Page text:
Three Ex-Supervisors at Passaic Valley Sewerage Commission Sentenced to Prison/Jail for Using On-Duty Agency Employees for Personal Tasks


TRENTON – Acting Attorney General Christopher S. Porrino announced that three former supervisors at the Passaic Valley Sewerage Commission (PVSC) were sentenced to state prison or jail today for having subordinate employees at the agency complete renovations and tasks at private homes while on duty. A fourth supervisor was sentenced to a term of probation.

The following defendants were sentenced today to terms of incarceration by Superior Court Judge Marilyn C. Clark in Paterson. All three are permanently barred from public employment in New Jersey.

  1. Kevin Keogh, 50, of Roseland, the former superintendent for special services at the PVSC, was sentenced to five years in state prison. He pleaded guilty on June 21, 2012 to second-degree conspiracy and two counts of second-degree official misconduct for having on-duty PVSC employees complete renovations at his home and run numerous personal errands for him.
  1. Paul Bazela, 49, of Northvale, the former foreman of the PVSC carpenter’s shop, was sentenced to three years in prison. He pleaded guilty on March 17, 2016 to third-degree theft by unlawful taking for using his authority as foreman to have on-duty PVSC employees perform work at Keogh’s home. He also was convicted at trial in March 2014 of conspiracy, official misconduct and pattern of official misconduct, all in the third-degree, and fourth-degree theft by unlawful taking for having PVSC employees perform personal jobs for co-defendant Anthony Ardis.
  1. Anthony Ardis, 62, of Paterson, a former PVSC commissioner, was sentenced to 90 days in the county jail and one year of probation. He pleaded guilty on June 1, 2016 to a charge of third-degree conspiracy to commit official misconduct. In addition to serving as a PVSC commissioner, Ardis later was clerk to the board of commissioners, director of management services, and chief ethics officer for the PVSC. Ardis was convicted at trial on the same charges as Bazela in March 2014 but his convictions were overturned on appeal.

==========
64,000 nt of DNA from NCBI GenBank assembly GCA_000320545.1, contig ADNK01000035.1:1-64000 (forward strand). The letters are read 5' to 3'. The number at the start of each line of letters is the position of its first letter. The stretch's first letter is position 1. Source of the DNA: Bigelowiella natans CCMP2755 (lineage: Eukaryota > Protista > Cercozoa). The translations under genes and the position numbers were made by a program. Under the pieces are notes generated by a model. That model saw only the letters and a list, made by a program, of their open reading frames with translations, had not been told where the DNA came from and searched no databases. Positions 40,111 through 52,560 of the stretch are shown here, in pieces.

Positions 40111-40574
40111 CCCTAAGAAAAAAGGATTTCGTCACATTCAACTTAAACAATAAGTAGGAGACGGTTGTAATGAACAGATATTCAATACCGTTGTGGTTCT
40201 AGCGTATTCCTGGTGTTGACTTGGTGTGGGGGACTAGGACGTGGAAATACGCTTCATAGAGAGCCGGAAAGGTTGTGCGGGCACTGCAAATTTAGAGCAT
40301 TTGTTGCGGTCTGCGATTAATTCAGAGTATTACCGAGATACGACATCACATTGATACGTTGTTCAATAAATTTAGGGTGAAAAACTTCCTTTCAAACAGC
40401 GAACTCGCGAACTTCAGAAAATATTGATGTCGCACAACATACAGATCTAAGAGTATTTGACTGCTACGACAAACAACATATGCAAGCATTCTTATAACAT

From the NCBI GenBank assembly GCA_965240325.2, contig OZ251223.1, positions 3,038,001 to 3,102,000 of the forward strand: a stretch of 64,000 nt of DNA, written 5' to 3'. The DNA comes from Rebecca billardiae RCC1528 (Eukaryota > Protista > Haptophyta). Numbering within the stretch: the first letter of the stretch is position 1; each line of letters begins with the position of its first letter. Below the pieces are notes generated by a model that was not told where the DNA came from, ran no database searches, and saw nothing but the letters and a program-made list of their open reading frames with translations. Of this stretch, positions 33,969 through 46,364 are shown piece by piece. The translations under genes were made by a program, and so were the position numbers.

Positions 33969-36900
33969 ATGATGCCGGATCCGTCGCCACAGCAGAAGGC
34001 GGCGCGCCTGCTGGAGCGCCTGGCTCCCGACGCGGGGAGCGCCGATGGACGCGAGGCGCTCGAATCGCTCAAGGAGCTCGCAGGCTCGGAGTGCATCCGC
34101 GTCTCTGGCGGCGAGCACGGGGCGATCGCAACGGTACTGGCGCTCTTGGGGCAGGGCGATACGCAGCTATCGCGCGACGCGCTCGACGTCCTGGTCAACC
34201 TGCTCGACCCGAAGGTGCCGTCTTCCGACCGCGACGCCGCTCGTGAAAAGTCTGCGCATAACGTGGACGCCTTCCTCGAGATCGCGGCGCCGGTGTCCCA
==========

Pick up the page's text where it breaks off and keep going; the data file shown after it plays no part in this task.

In addition, Judge Clark today sentenced Chester Mazza, 75, of Totowa, former assistant superintendent for special services for the PVSC, to one year of probation. Mazza pleaded guilty in May 2012 to fourth-degree theft by unlawful taking, admitting that he had subordinate employees perform work at his home, including installation of a vent or fan in his roof and repairs to a stone wall in his front yard.

“These men arrogantly abused their positions and exploited public workers, vehicles and equipment for their selfish purposes, all at the expense of the taxpayers who fund this state agency,” said Acting Attorney General Porrino. “The sentences imposed today demonstrate our resolve to hold public officials accountable if they abuse their power.”
“These defendants were entrusted with the management of public employees and resources, and they betrayed that trust by using them for personal gain,” said Director Elie Honig of the Division of Criminal Justice. “We will continue to protect public assets by aggressively investigating and prosecuting corrupt officials like these.”